The best art isn’t always behind velvet ropes. Graffiti, once a punishable act of pavement protest, has become a bona fide art form. It’s been the subject of major exhibitions at institutions like London’s Tate Modern and MOCA in Los Angeles, and has turned taggers like Banksy and Shepard Fairey into international superstars.
Travelers with an artistic eye can check out the movement’s seminal works and rising stars on city streets, crumbling edifices, and all manners of alleyway. From Berlin to Buenos Aires, here’s where to spot global talent in the top 10 cities for street art.
By Emily Saladino
New York City
From Basquiat to Poster Boy, New York has produced decades of influential graffiti artists. Long Island City’s 5"> has over 200,000 square feet tagged by local and international painters. Other top spots include the Bronx Wall of Fame on East 173rd St., Victor Goldfeld’s Ol Dirty Bastard memorial in Bed-Stuy, and Manhattan’s Bowery">, which was inaugurated by Keith Haring in 1983, and recently housed a mixed-media collage by the Bronx’ Tats Cru.
In BA, street artists can legally tag any building so long as its owners consent. The result is an abundance of top-tier graffiti throughout the city, including works by France’s Jef Aerosol, Aryz of Spain, and America’s Ron English. Subject matter ranges from political commentary by Italy’s Blu to celebratory portraits of Argentine soccer victories by local Martin Ron.
There is no shortage of major urban artwork throughout greater LA. Banksy, arguably the best-known graffiti artist in the world, has a number of pieces along La Brea Blvd., as does celebrated muralist Retna. Shepard Fairey, who designed the iconic Obama "Hope" poster in advance of the 2008 election, has a sweeping mural on Melrose Avenue. Recently, pieces by JR and Lister have been cropping up in Culver City and Downtown LA.
Australia’s second city takes street art seriously. The government’s Graffiti Management Plan carefully monitors it, reviewing applications from new and established talent, commissioning pieces and dismantling illegal installations. Spot state-approved works by Anthony Lister and Rone throughout Hosier and Caledonian Lanes in the Central Business District.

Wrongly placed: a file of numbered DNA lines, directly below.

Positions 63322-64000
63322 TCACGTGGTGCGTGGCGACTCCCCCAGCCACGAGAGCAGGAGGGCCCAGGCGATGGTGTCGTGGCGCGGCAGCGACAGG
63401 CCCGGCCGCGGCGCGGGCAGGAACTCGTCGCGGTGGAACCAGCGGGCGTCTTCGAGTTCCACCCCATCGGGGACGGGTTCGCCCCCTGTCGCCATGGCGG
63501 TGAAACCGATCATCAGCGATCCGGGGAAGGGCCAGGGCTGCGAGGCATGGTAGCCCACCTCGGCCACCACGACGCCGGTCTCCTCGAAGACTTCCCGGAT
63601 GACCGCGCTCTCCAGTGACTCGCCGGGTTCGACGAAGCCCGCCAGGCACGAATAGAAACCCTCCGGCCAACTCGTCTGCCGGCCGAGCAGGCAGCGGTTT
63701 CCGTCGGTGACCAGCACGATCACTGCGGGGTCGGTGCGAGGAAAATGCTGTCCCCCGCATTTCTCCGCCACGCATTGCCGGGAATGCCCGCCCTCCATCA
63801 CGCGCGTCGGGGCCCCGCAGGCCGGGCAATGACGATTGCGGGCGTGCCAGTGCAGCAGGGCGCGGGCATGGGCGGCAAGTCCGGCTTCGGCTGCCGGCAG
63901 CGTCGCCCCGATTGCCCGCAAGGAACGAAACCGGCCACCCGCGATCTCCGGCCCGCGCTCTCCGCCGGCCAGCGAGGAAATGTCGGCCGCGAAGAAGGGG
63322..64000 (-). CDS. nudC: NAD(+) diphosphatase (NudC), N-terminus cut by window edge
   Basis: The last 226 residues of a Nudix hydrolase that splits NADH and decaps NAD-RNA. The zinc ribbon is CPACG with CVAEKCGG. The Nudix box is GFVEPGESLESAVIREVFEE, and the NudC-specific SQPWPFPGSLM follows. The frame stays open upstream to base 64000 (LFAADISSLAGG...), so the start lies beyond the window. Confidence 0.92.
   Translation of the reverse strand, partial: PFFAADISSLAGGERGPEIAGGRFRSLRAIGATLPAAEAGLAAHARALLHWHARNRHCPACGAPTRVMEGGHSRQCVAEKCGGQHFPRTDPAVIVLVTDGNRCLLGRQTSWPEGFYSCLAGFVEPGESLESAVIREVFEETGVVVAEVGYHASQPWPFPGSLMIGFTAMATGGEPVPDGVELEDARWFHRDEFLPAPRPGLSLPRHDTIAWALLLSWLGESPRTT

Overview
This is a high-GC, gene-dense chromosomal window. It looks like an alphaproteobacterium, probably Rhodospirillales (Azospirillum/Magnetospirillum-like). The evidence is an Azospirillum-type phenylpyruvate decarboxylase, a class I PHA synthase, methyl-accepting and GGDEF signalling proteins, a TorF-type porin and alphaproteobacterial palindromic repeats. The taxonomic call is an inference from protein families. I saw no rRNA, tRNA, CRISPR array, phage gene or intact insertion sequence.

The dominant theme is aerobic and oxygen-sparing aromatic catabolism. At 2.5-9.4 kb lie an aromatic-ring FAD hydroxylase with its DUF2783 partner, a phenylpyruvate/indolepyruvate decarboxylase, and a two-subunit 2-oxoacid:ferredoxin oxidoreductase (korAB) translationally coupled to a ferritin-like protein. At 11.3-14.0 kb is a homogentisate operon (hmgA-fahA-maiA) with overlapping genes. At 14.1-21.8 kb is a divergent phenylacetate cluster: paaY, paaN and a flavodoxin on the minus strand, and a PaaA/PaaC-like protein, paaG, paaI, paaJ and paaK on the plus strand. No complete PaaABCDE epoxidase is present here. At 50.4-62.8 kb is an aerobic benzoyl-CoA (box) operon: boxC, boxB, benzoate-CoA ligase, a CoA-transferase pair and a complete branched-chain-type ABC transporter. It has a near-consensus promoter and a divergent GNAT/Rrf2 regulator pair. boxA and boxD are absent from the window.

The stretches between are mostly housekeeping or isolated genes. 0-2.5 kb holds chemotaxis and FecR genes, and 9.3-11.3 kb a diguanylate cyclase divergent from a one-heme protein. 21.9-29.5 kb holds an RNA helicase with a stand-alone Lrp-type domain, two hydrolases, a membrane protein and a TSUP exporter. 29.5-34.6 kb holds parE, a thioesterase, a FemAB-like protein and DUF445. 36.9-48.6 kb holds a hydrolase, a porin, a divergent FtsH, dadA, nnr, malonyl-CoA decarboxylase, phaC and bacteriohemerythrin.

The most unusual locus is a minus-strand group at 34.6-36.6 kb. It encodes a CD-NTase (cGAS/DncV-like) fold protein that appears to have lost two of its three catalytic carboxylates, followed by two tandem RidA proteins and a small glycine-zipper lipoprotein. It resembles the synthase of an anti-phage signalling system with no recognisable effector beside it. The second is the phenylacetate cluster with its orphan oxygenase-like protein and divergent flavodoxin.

Brazil’s chaotic industrial center has a thriving street art community that has attracted international artists, such as urbanhearts and Paris’ C215. Works by local luminaries Os Gêmeos and Vlok converge in Beco de Batman, or "Batman Alley," a graffiti corridor with rotating works in the Vila Madalena neighborhood.
London’s streets are a veritable Who’s Who of contemporary graffiti. Installations by internationally renowned painters like Shepard Fairey, Grafter, and Banksy span the Square Mile. Check out emerging talent in the city’s eastern districts, like Shoreditch, Brick Lane, and Camden, where Ben Slow has been known to tag.
The best place to check out rising stars in the Chilean capital is hip Barrio Bellavista, where political cartoons, kaleidoscopic graphics, and murals mark nearly every flat surface. Graffiti is technically illegal, but the government adopts something of a Don’t Ask, Don’t Tag policy: so long as artists confine their works to certain neighborhoods, like Bellavista, officials turn a blind eye.
A UNESCO-designated City of Design, Berlin is a magnet for artistic energy. The majority of top-tier tagging is in eastern Kreuzberg, home to Italian artist Blu’s controversial political murals, which stand four stories tall on Cuvrystrasse, and Victor Ash’s large-scale astronaut on Mariannenstrasse. In spring 2013, France’s revered JR added a mural installation on a clock tower on Kreuzberg’s Gustav Meyer Allee.
Colombia’s sprawling metropolis has miles of murals, but the best are in La Candelaria, a historic quarter full of candlelit cafes and university students. From psychedelic panorama, to strongly worded invectives against former president Alvaro Uribe and FARC, graffiti adorns nearly all of La Candelaria’s sidewalks, buildings and cobblestoned plazas.
Street art is revered throughout Cape Town, having made international celebrities of locals like Faith7. In suburban Woodstock, private homes and public spaces such as Searl Street Park host commissioned work by budding artists, including New York’s Cern and hometown hero Freddy Sam, who organized a global graffiti exchange program called A World of Art.